As is true of all studies using self-report measures, the possibility of bias in responding must be considered a potential limitation in interpreting the present findings. The sensitive nature of infertility issues is an additional possible confound; however, the procedures for recruitment of participants were designed to help overcome these limitations by motivating participants to provide information to help health care providers enhance the quality of services provided during their infertility treatment program. In addition, although the sample for this study was relatively small and restricted to one geographic region of the country, the proportional representation of demographic factors (e.g., economic level, marital status, infertility status, type of infertility, and type of treatment) was consistent with many studies that have been conducted at specialized infertility treatment centers (Abbey et al., 1991; Brand, 1989; Jones & Hunter, 1996; McEwan et al., 1987; Raval, Slade, Buck, & Lieberman, 1987; Wright, Allard, Lecours, & Sabourin, 1989). As a consequence, the findings may provide evidence of trends that further researchers may want to evaluate more closely,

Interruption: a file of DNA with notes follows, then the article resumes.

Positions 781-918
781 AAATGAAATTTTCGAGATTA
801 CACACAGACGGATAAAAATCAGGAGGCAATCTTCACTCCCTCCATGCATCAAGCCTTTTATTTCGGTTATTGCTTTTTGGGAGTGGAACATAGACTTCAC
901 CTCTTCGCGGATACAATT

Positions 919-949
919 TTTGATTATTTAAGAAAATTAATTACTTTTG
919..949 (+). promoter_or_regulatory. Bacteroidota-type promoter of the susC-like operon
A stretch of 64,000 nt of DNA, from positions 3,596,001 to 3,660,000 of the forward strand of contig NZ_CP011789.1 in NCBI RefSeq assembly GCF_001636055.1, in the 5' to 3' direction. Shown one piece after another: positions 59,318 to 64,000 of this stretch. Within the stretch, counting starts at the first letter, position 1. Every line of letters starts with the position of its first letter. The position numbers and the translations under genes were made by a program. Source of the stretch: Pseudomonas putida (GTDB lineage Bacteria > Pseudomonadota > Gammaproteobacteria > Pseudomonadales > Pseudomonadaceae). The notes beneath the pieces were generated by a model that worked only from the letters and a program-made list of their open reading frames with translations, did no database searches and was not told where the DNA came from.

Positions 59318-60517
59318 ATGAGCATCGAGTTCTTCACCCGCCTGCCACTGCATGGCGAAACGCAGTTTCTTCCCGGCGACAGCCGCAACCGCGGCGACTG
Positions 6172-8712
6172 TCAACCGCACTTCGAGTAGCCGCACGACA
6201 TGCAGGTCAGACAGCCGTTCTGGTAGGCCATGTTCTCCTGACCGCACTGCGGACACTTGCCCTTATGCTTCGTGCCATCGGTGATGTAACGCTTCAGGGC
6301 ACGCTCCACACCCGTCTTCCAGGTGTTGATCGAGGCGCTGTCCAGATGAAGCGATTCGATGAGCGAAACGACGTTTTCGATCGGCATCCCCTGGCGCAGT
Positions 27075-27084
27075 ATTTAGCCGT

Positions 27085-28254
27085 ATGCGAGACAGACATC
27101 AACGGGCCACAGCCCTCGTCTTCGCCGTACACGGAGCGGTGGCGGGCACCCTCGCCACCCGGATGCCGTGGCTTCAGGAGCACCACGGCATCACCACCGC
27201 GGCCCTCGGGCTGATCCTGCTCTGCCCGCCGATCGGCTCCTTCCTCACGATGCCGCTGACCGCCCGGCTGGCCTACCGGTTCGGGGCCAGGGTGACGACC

It was interesting to note that differences in the variables of interest did not emerge based on any of the demographic variables of interest for the study. In particular, the nature or type of infertility problem was not related to infertility stress. Rather, the fact of infertility itself was the major issue, and the presence of growth-fostering relationships, social, partner, and family support were the major factors resulting in stress reduction for all of the women who responded. These findings have implications for counseling practice as well as further research.